Naturalistic Studies (Driving In Traffic) continued...
The AD patients performed significantly worse than the healthy elderly controls on all 10 driving behaviors, as rated by the experienced CDRS, who was blinded to the subjects’ cognitive status and group membership. AD patients rated their driving performance better than the evaluator’s ratings on 7 of the 10 items; healthy controls evaluated their performance better than that of the driving evaluator on only one item (manages intersections), and significantly worse on one other item (handles conversational distraction). AD patients’ self-reports of driving ability mirrored healthy elderly drivers’ self-reports of driving ability for 9 of the 10 items, indicating that patients with AD are not cognizant of their diminished driving capabilities. Caregivers’ perceptions of driving ability were similar to the evaluator’s assessments in all but two areas: managing intersections and responding to warning road signs.
Another study of the driving performance of individuals with AD using on-road testing was carried out by Duchek et al. (2003). In this investigation, 41 percent of older subjects with mild dementia of the Alzheimer’s type (CDR = 1) failed a 45-minute in-traffic road test, compared to 14 percent of older subjects with very mild AD (CDR = 0.5) and 3 percent of healthy older subjects (CDR = 0) . The mean age of the 108 participants was 74.9. Participants, who were recruited from the Alzheimer’s Disease Research Center at Washington University School of Medicine, knew that their driving skills would be assessed. They were screened for depression, reversible dementias, and other disorders that could produce cognitive impairment. Almost half of the potential subject pool declined participation in the study (28% with CDR = 0; 44.9% with CDR = 0.5; and 27.1% with CDR = 1). No significant differences were found in age, education, gender, and Short Blessed Test of cognitive abilities (a six-item test of orientation, concentration and memory) between study participants and those who declined participation.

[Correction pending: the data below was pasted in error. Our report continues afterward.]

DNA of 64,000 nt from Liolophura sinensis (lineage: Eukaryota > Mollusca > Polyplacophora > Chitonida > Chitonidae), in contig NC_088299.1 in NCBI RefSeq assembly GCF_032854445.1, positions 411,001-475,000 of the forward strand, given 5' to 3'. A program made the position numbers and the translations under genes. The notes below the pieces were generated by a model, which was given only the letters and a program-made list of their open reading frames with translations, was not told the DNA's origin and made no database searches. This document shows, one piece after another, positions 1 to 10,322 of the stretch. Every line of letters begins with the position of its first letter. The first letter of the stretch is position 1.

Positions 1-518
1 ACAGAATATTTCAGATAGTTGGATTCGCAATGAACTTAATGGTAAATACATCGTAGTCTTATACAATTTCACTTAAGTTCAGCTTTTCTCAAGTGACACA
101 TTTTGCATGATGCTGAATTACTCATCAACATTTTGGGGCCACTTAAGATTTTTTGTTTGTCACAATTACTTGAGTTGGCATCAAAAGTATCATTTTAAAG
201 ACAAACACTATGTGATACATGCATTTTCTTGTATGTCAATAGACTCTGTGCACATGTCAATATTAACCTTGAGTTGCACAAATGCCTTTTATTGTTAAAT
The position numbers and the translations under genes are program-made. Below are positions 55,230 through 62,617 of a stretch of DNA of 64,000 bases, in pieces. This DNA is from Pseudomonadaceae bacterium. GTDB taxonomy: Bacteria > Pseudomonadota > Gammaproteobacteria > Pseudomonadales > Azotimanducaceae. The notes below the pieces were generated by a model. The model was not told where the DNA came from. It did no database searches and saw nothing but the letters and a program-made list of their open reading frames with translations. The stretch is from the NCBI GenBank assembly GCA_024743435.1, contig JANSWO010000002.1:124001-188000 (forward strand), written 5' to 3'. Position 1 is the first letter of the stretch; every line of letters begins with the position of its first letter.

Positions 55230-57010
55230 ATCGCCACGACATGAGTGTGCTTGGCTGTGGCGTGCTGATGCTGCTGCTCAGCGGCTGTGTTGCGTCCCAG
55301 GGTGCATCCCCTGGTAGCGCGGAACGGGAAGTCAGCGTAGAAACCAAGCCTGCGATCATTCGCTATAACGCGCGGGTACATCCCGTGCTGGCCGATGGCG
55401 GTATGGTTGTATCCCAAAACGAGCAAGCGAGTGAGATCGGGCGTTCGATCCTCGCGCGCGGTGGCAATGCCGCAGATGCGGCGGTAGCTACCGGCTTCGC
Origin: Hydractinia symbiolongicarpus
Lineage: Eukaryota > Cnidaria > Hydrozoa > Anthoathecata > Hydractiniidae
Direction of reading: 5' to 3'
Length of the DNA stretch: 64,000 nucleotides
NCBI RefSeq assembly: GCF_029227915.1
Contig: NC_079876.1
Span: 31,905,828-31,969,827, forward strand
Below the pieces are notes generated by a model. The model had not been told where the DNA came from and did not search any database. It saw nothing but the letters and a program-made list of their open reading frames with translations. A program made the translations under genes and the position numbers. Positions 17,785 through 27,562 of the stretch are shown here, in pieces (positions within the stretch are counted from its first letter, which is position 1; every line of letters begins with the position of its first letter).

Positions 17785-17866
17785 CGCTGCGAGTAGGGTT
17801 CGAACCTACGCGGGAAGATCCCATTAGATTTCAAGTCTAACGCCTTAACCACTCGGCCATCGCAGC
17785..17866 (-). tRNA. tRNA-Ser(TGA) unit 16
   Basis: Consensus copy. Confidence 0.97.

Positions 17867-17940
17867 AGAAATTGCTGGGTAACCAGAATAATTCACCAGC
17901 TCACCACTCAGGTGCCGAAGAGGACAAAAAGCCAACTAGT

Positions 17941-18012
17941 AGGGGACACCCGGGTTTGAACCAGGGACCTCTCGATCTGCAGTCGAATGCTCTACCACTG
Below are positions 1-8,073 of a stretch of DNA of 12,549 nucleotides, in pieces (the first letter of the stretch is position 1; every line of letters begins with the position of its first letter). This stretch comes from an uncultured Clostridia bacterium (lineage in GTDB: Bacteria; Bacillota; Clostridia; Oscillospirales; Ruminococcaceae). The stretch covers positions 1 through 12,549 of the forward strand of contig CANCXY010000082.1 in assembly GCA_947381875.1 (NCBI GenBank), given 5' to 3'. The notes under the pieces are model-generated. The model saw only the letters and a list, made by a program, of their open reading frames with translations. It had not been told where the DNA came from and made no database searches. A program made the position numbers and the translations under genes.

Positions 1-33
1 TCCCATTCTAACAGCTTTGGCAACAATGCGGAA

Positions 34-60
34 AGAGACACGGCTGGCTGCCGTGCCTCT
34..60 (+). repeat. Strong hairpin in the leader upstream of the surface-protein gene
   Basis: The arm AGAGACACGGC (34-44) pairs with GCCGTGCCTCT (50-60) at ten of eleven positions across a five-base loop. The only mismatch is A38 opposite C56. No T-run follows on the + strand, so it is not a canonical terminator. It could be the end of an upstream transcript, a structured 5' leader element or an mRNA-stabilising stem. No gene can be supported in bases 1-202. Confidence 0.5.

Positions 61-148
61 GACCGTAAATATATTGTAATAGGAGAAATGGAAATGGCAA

Driving performance in the Duchek et al. (2003) study was assessed using the Washington University Road Test in a standard car with dual brakes. This open-course test was conducted in traffic and assessed the following driving skills: maintaining speed, obeying traffic signs, signaling, turning, yielding right of way, changing lanes, reacting to other drivers, and negotiating intersections. These skills were scored on a 2- or 3-point scale yielding a quantitative driving score between 0 and 108 (perfect performance) by a driving instructor who sat in the front passenger seat and the study investigator who sat in the back seat. In addition, the two raters independently assigned a global rating of safe, marginal, or unsafe as an expert clinical impression of driving performance. The inter-rater reliability of the global rating was high (k=0.85).
Subjects participated in four road tests, administered at 6-month intervals. Two driving behaviors—lane change and using signals—were impaired with increasing dementia severity. Only three driving behaviors showed a significant decline from the first to the second test administration—qualitative judgments (e.g., comprehension of directions, attention to task, awareness), reacts to others (e.g., an awareness of how one’s driving affects others), and speed control. These were independent of CDR group status. The authors note that these behaviors represent the more complex cognitive skills involved in driving (e.g., awareness of the driving environment and decision making) rather than the specific mechanics of driving, such as signaling. These three behaviors were also highly correlated with the global ratings during the first test administration.
Analysis of driving performance over time indicated that subjects without AD (CDR = 0) took significantly longer to receive a rating of not safe than subjects with mild dementia (CDR=1). Subjects with very mild dementia (CDR = 0.5) fell somewhere between the healthy and mild dementia groups. The majority of drivers with mild AD were judged unsafe either at the first test administration, or during follow-up testing within the two-year period. These findings point to aspects of driving performance that should be assessed in any on-road study to measure driver functioning among older people with possible cognitive impairment—including impairment from the use of medications.
De Raedt and Ponjaert-Kristoffersen (2001) used an on-road test to evaluate fitness to drive for 84 licensed, active older drivers (age 65 to 96) who were referred by their insurance company following one or more crashes or by their physician. One of the objectives of this study was to determine whether the road test was predictive of four types of at-fault crashes: crossroad, rear-end, side-swipe, or parking.